install  a  user  trap handler for those conditions will return EINVAL.
       User trap types marked with an asterisk (*) are implemented as  precise
       traps only.

       tab()     allbox;     cw(2.736111i)|    cw(2.763889i)    lw(2.736111i)|
       lw(2.763889i).   Trap  NameUser   Trap   Type   (utrap_entry_t)   ille-
       T}   fp_disabledUT_FP_DISABLED   +*   fp_exception_ieee_754UT_FP_EXCEP-
       TION_IEEE_754   +   fp_exception_otherUT_FP_EXCEPTION_OTHER   tag_over-
       flowUT_TAG_OVERFLOW    +*     division_by_zeroUT_DIVISION_BY_ZERO     +
       mem_address_not_alignedUT_MEM_ADDRESS_NOT_ALIGNED        +       privi-
       leged_actionUT_PRIVILEGED_ACTION      +      privileged_opcodeUT_PRIVI-
       LEGED_OPCODE   async_data_errorUT_ASYNC_DATA_ERROR   trap_instructionT{
       UT_TRAP_INSTRUCTION_16 through UT_TRAP_INSTRUCTION_31 +* T} T{ instruc-
       tion_access_exception        instruction_access_MMU_miss       instruc-
       TECTION    or    UT_INSTRUCTION_ERROR   T}   T{   data_access_exception
       data_access_MMU_miss  data_access_error   data_access_protection   T}T{

       The  following explanations are provided for those user trap types that
       are not self-explanatory.


           This trap is raised by user execution of the  ILLTRAP  INSTRUCTION.
           It is always precise.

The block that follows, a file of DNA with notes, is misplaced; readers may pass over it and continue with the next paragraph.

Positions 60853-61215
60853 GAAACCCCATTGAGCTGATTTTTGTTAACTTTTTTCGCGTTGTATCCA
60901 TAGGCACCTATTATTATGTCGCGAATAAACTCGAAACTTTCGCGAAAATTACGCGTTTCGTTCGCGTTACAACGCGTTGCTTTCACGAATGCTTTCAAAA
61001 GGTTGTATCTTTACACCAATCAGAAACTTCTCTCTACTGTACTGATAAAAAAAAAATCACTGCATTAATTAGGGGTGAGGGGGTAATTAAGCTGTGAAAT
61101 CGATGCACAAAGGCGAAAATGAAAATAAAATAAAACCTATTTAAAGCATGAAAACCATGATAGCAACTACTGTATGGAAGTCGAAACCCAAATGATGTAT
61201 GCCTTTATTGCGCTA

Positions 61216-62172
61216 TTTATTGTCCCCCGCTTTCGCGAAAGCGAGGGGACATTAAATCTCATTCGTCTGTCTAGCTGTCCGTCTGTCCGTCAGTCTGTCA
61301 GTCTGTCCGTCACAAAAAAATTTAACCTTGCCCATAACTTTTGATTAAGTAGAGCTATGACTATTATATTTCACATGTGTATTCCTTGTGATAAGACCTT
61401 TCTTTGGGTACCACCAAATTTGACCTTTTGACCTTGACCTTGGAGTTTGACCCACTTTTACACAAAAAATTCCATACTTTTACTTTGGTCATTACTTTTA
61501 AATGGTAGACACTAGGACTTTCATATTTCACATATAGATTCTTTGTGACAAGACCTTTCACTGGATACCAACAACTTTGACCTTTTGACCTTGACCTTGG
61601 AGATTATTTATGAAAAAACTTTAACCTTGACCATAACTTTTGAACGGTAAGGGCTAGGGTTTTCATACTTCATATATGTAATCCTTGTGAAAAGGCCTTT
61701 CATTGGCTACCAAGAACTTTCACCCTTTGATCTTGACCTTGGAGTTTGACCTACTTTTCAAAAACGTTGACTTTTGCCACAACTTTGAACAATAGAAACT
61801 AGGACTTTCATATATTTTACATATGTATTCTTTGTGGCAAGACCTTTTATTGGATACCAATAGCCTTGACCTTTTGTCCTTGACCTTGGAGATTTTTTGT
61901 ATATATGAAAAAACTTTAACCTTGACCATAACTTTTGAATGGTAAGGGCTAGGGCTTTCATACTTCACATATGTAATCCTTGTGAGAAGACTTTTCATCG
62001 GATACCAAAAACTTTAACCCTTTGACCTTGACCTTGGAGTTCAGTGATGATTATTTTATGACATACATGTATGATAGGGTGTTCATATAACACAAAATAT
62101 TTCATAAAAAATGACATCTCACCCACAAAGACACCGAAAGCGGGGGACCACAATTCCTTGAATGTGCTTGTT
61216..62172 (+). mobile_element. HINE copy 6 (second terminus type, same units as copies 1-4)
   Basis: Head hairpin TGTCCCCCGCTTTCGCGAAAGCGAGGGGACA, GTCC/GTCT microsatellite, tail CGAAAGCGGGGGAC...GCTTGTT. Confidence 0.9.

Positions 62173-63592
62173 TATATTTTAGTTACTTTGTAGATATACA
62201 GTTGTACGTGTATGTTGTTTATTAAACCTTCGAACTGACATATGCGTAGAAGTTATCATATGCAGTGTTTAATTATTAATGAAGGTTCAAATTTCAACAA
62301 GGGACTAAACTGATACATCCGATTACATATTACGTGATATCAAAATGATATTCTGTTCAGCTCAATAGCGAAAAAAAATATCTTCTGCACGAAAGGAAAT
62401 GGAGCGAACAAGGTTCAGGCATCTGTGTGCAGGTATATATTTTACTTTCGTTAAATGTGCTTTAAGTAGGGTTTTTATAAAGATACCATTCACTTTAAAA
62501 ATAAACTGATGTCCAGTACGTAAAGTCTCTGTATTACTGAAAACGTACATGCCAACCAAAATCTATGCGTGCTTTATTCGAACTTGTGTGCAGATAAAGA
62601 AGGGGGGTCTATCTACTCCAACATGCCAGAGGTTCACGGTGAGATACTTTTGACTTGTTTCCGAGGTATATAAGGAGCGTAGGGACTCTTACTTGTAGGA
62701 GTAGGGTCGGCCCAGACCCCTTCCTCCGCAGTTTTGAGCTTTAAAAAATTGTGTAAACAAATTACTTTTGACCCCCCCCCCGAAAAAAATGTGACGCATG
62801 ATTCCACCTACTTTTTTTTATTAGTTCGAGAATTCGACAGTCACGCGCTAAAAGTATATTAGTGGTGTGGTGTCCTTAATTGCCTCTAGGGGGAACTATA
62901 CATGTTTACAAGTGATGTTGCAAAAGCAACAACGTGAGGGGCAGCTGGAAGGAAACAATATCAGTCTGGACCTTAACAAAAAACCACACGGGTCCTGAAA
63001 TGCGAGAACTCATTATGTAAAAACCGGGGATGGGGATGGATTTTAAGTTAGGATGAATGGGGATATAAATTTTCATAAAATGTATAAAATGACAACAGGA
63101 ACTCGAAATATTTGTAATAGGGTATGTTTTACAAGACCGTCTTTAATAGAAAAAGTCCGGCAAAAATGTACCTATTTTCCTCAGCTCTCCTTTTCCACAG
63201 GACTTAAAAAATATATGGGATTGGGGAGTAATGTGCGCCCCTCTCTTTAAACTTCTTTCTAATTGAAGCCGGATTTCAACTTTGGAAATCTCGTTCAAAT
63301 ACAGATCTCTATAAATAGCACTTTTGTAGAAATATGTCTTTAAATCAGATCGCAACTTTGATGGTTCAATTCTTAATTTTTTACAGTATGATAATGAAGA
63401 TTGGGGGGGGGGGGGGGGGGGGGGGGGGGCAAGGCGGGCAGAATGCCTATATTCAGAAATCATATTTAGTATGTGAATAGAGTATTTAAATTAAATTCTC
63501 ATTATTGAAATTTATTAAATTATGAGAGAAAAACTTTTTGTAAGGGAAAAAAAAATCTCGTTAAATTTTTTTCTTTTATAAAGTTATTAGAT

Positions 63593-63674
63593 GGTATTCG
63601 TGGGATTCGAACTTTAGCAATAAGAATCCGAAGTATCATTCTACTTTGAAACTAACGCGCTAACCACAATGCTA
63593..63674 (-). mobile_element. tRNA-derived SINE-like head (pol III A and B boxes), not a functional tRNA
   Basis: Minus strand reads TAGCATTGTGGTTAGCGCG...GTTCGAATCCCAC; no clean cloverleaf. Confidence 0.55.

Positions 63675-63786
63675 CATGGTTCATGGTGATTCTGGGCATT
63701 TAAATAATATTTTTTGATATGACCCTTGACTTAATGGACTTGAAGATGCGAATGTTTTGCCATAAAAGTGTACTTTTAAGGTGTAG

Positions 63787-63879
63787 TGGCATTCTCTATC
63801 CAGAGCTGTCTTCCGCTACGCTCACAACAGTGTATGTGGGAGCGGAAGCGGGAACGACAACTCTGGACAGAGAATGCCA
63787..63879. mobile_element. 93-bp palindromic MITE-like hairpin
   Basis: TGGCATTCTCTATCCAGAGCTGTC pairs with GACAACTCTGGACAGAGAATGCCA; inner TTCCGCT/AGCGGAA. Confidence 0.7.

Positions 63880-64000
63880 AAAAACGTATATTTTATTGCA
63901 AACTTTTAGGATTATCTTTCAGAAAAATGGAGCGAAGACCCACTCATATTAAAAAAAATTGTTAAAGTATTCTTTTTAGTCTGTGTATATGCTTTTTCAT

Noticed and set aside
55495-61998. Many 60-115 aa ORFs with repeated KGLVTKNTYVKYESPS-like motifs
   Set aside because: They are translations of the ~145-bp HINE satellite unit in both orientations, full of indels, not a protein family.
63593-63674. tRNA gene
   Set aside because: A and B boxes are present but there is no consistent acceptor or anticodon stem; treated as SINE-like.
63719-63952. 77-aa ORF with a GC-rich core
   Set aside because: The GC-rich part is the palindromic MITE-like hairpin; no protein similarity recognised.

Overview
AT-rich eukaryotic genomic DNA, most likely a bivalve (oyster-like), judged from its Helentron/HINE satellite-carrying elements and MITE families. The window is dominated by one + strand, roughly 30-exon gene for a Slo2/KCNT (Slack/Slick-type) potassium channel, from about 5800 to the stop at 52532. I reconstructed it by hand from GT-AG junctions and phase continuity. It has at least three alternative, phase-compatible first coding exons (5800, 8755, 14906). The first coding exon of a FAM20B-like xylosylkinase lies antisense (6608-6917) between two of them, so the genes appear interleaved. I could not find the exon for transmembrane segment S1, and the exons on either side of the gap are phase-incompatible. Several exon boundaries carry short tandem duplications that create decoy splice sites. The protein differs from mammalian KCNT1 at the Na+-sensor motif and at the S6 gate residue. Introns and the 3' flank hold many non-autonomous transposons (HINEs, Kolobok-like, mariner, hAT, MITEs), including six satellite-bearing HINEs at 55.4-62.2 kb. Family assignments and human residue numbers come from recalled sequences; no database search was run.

This  trap  will  be raised by the execution of otherwise undefined
           opcodes. It is implementation-dependent as to  what  opcodes  raise
           this  trap;  the  ABI only specifies the interface. The trap may be
           precise or deferred.


           All opcodes declared to be privileged in SPARC V9 will  raise  this
           trap.  It  is  implementation-dependent  whether other opcodes will
           raise it as well; the ABI only specifies the interface.


           No valid user mapping can be made to this address, for  a  data  or
           instruction access, respectively.


           A  valid  mapping  exists, and user privilege to it exists, but the
           type of access (read, write, or execute) is denied, for a  data  or
           instruction access, respectively.


           A  valid  mapping  exists,  and both user privilege and the type of